Your leaking thatched hut during the restoration of a pre-Enlightenment state.


Hello, my name is Judas Gutenberg and this is my blaag (pronounced as you would the vomit noise "hyroop-bleuach").


decay & ruin
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Irving housing

got that wrong

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Like my brownhouse:
   filling the Kleinert
Saturday, April 9 2011
Today is the day that we traditionally celebrate Sally's birthday, so, with that in mind, today she turned sweet sixteen. She's an old bird with warts on her head and eyes frosted-over with cataracks. She's nearly deaf and pretty stiff when she gets up from sleeping. But she still likes to ride in the car and occasionally even goes on long walks in the forest. She also has an enormous appetite.

I took the dogs with me today when I went to Woodstock to attend Gretchen's second poetry panel. Scheduled for 2:30pm, it was in a much better timeslot than yesterday's panel had been in. As with all Writer's Festival events, it was to be held in the 100-person Kleinert Art Center.
The weather was as balmy as it has been since my return from Virginia, but since there are still no leaves on the deciduous trees, shade was hard to come by. I cracked all the windows and depended on a tree trunk for a little shade, but I ended up worrying about the dogs the whole time I was in Woodstock, which subtracted somewhat from my experience there. I probably shouldn't have brought them, but it was Sally's birthday, and she considers letting her sleep in the backseat of the car a good present.
Somehow today Gretchen took advantage of today's superior weekend timeslot and managed, through her various publicity channels, to fill the place to capacity (and then some). More chairs were found to accommodate those forced to stand. Who knew poetry could be so popular? Gretchen had been told there was no way a poetry event could fill the Kleinert, and she'd taken that more as a challenge than as a reality. And so reality itself had bent to her wishes. [REDACTED]
Today's panel included an older group of poets, including two who had taught Gretchen when she'd studied poetry in a master's degree program at Sarah Lawrence. The theme of today's panel was "Evolution of a Poet," comparing and contrasting poems from early in a career to those produced with the full wisdom of maturity. As with the panel Gretchen had moderated yesterday, it was much better (and certainly funnier) than other poetry events I've suffered through in the past. At some point, though, I felt bad about the dogs out in the car and I left to let them run around in a field.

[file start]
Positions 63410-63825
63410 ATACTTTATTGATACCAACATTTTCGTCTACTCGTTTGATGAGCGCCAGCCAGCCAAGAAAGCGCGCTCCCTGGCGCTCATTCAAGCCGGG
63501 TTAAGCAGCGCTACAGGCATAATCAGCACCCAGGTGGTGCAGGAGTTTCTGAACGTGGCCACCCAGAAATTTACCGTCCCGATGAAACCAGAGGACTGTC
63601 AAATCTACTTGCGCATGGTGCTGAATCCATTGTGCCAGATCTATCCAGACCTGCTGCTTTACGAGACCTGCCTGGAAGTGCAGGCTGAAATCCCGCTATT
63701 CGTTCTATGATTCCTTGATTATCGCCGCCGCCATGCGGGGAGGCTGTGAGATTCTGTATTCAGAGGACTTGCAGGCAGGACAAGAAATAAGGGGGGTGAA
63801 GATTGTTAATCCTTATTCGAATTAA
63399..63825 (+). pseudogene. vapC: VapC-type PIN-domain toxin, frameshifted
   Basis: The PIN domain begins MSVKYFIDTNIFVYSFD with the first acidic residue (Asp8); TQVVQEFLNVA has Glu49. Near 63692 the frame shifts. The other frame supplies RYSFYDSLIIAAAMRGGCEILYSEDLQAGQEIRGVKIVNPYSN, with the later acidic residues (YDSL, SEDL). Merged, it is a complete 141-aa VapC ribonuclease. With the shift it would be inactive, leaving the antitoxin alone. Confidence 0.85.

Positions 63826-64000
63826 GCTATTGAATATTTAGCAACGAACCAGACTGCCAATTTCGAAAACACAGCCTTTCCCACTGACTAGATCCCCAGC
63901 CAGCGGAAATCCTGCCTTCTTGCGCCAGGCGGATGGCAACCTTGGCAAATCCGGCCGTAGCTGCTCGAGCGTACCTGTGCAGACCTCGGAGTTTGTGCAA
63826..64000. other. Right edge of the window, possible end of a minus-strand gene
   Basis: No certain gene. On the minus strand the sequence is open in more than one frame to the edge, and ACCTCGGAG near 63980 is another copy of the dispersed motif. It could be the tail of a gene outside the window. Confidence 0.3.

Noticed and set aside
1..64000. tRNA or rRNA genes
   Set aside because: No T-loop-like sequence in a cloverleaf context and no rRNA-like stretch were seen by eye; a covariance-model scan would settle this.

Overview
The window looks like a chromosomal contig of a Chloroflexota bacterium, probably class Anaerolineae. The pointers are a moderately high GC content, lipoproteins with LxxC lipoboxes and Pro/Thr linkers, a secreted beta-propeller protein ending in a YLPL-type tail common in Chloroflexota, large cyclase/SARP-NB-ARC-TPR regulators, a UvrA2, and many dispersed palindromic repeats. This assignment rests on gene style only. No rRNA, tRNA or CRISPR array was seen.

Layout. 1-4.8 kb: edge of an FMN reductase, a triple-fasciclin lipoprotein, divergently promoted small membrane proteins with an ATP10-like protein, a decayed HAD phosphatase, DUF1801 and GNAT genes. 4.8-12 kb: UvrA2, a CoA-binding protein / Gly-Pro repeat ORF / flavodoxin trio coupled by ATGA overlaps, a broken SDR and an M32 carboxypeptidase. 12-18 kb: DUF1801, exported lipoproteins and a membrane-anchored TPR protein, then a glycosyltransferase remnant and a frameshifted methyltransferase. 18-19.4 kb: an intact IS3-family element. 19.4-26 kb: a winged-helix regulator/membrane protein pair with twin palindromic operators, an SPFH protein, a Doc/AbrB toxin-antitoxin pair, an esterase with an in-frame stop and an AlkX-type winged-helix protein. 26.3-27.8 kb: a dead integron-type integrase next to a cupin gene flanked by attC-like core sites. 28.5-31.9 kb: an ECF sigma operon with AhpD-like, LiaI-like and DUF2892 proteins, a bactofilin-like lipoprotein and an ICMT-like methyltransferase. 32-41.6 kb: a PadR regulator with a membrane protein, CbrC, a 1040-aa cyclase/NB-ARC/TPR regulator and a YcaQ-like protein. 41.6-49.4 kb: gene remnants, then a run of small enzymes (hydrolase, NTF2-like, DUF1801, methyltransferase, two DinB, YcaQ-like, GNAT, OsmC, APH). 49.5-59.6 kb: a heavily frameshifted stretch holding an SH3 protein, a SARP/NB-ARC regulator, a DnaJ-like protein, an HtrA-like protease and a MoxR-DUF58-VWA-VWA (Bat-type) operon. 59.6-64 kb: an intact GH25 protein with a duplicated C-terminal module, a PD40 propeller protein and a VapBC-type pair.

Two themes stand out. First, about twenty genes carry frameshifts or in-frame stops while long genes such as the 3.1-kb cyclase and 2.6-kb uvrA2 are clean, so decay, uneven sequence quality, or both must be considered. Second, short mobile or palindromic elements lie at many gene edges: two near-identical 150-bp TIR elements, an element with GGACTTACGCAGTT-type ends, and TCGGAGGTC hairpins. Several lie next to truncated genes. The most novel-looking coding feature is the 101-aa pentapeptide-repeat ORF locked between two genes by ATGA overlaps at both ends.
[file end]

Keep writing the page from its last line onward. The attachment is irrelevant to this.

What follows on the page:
After the panel dissolved, the crowd drained away, leaving a relatively small audience for the next panel: Behind the Scenes of Rock & Roll. (This might have been the first time in Woodstock's recorded history that rock and roll emptied a room.) I found myself chatting with Deborah, Nancy, and Sarah (the first two being the closest friends with those names and the last being one of the panelist's from yesterday's poetry panel). Eventually Deborah, Nancy, and I decided to go get a meal at the Garden Café, but as we were heading over there, Gretchen ran after us and said she'd be going to Joshua's, the restaurant across the street (which I only know from its cozy upstairs bar, which was the part we'd be going to). As with yesterday, we'd be sitting at a table with all (or, actually, all but one) of the panelists: Vijay, Tim, and Jean, as well as Sarah from yesterday. It was like sitting at the cool kids' table again. With the possible exception of Nancy, Sarah and Vijay were the WASPiest people at our table (Vijay is ethnically some sort of Subcontinental Indian, though he copped to WASPiness), and so they ordered martinis, a beverage I almost never see. It wasn't long before our table was home to a rolicking, semi-intoxicated and highly-intellectual conversation. The conversation centered around poetry (at times devolving into obscure jargon and references that at one point I labeled "going down the rabbit hole"). Other times it was more philosophical. Tim, for example, had written a poem about Bonobo apes (the female-dominated species that settles disputes with love, not war), and there's always a lot to be said about Bonobos.
Normally Deborah is overscheduled with work and studying (she's taking online courses in pursuit of a career teaching autistic kids), but evidently she'd taken all of today off, and wanted to know what was next after lupper at Joshua's. Gretchen and the poets would be going to another fancy buffet at Oriole 9, but there was no way all of us could sneak in there (and otherwise it was $50/each). So Deborah decided Nancy and I should join her and attend an art opening she'd heard about over in Kingston.